The effect of pandemic rent suspension provisions on commercial leases
In WH Smith Retail Holdings Ltd v Commerz Real Investmentgesellschaft mbH , the claimant tenant’s lease of retail premises in London’s Westfield shopping centre was due to be renewed. During the pandemic lockdown of November 2020, non-essential retail units were closed but the claimant’s unit remained open as it contained a Post Office counter, classed as an essential service. Sales dropped by over 90%.
At the commencement of the lease renewal trial hearing, the parties had agreed the terms of the lease and had incorporated a pandemic rent suspension provision but disagreed over the circumstances which would trigger such a suspension. The landlord argued that this should be a compulsory order to cease trading, whilst the tenant argued that the trigger should be other non-essential retailers being ordered to close, as had occurred in this case.
The rent was also in dispute. There was a considerable difference between the parties; the landlord argued a rent of £751,995pa, whilst the tenant argued £146,300pa. Again, the pandemic’s impact on the retail sector was the cause of the difference in valuations. Experts on both sides agreed a 20% reduction as a result of the pandemic’s impact, but the landlord argued for a 10% uplift to represent the benefits of the rent suspension clause, diluting the agreed reduction.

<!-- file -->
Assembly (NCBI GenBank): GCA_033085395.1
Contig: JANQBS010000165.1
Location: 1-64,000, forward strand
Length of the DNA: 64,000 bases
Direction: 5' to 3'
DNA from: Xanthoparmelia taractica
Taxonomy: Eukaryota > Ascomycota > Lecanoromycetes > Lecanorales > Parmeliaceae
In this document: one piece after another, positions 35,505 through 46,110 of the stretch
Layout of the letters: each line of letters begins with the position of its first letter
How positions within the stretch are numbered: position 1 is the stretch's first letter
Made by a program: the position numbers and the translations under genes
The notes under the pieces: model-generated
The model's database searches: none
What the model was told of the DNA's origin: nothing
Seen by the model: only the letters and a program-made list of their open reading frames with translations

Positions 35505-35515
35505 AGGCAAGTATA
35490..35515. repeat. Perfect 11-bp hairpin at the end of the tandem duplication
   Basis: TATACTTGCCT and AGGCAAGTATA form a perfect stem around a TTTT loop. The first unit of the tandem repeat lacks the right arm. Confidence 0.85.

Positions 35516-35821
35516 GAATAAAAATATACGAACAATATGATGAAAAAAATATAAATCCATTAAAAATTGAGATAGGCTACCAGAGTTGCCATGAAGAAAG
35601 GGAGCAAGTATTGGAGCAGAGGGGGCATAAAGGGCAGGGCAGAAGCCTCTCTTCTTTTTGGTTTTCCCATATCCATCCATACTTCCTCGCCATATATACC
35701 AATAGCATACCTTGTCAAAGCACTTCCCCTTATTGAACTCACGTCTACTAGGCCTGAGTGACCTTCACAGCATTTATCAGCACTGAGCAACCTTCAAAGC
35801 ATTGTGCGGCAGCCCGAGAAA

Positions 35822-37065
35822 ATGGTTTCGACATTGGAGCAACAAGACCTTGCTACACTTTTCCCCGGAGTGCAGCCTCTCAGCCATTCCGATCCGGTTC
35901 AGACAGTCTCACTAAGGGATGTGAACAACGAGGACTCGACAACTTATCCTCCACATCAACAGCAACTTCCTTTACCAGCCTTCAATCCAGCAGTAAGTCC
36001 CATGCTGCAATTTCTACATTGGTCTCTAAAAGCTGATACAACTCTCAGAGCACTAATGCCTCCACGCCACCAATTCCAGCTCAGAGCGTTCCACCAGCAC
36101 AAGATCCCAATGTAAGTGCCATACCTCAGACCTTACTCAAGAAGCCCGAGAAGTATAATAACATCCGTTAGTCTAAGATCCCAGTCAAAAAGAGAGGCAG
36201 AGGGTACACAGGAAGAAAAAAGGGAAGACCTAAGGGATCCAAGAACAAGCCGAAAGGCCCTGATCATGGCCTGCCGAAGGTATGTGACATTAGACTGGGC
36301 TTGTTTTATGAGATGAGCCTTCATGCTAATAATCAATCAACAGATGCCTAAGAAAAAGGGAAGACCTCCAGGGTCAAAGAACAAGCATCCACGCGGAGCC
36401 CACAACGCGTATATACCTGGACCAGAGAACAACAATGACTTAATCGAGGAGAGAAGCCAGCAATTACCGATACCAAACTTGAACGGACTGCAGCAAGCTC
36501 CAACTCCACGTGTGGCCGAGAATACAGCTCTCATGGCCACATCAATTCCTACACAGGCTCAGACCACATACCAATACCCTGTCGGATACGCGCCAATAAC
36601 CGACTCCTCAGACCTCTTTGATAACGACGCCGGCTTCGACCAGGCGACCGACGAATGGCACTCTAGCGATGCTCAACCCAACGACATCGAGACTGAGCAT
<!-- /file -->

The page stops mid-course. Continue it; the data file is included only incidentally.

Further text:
The County Court found in favour of the tenant, agreeing that the rent suspension clause should be triggered by the closure of other non-essential retailers in the centre rather than the forced closure of the tenant’s own operation. The tenant’s business is unlikely to be forced to close due to its Post Office counter, and this model would be the most likely to be followed during any other pandemic-related lockdowns.
The rent was decided at a sum of £404,666 following consideration of comparable rents, centre demand and the general retail market. The landlord’s 10% rent suspension uplift was refused. The 20% reduction in the rent reflected wider market trends in the retail sector, whilst the rent suspension clause spreads the burden of losses sustained by both parties where retail stores are ordered to close. All tenants are now arguing for pandemic rent suspension provisions, and landlords are pricing this into their rents.
Advice and action for landlords
Landlords are undoubtedly going to face requirements from tenants to include pandemic rent suspension provisions in leases going forward, particularly from retailers. This case supports that position, but notes that landlords are likely to price such provisions into rents going forward.
Rent suspension provisions must be effective, and in this case that meant allowing for the clause to be triggered where other non-essential retailers are required to close, rather than only allowing for a trigger where the tenant itself must close.
The County Court found in favour of the tenant, agreeing that the rent suspension clause should be triggered by the closure of other non-essential retailers in the centre rather than the forced closure of the tenant’s own operation.